Open Access

Optimal dynamic production and price for reliability-dependent imperfect production with inventory-level-dependent demand in uncertain environment

  • Samar Hazari1,
  • Kalipada Maity2Email author,
  • Jayanta Kumar Dey3 and
  • Samarjit Kar1
Journal of Uncertainty Analysis and Applications20142:9

DOI: 10.1186/2195-5468-2-9

Received: 16 November 2013

Accepted: 28 March 2014

Published: 24 April 2014

Abstract

An inventory system for reliability-dependent imperfect production is introduced in uncertain environment. The demand rate depends on the stock quantity displayed in the store as well as the sales price. With the goal to realize profit maximization, an optimization problem is addressed to seek for the optimal joint dynamic pricing and production policy which are obtained by solving the optimization problem by Euler-Lagrange equation of optimal control theory. Here, initial selling price, holding cost, and raw material cost are taken as uncertain variables, and using uncertain expectation mathematics, the uncertain variables are converted into crisp value. The numerical results demonstrate the advantages of the joint dynamic one and further show the effects of different system parameters on the optimal dynamic policy and the maximal total profit.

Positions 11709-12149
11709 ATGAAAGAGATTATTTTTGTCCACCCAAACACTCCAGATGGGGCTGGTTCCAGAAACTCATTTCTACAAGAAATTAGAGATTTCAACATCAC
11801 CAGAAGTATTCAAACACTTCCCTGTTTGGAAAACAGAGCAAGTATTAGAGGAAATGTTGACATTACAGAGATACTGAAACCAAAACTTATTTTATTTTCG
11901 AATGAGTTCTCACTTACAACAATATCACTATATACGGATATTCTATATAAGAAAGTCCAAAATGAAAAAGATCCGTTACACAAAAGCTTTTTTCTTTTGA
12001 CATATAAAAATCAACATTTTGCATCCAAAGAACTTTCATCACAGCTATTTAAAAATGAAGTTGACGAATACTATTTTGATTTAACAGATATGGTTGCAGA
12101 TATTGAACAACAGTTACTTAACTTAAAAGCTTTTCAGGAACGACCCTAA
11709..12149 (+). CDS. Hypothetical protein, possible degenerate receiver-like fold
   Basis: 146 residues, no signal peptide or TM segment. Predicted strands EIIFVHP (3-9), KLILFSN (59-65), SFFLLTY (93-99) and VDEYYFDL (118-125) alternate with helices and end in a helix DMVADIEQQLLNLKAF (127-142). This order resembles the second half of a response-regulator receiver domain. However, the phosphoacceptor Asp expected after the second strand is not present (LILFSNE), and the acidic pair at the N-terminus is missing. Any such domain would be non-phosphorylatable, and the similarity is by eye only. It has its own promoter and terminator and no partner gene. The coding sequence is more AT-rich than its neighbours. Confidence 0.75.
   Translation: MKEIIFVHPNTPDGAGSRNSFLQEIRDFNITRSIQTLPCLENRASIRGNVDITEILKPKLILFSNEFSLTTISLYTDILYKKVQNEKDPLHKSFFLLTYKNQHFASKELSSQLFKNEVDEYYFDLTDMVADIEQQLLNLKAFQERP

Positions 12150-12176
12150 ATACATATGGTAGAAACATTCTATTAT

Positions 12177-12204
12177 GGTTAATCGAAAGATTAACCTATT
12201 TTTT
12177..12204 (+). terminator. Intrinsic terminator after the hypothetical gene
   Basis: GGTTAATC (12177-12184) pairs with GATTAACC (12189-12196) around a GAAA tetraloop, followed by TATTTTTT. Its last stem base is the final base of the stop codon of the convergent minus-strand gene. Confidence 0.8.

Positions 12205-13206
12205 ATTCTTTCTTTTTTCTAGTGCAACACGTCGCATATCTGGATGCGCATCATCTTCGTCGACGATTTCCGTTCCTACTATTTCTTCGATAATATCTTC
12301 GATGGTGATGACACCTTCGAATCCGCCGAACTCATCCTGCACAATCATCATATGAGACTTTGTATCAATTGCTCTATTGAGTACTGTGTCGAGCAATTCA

Keywords

Dynamic imperfect production Optimum pricing Reliability Euler-Lagrangian equation Uncertainty theory

Introduction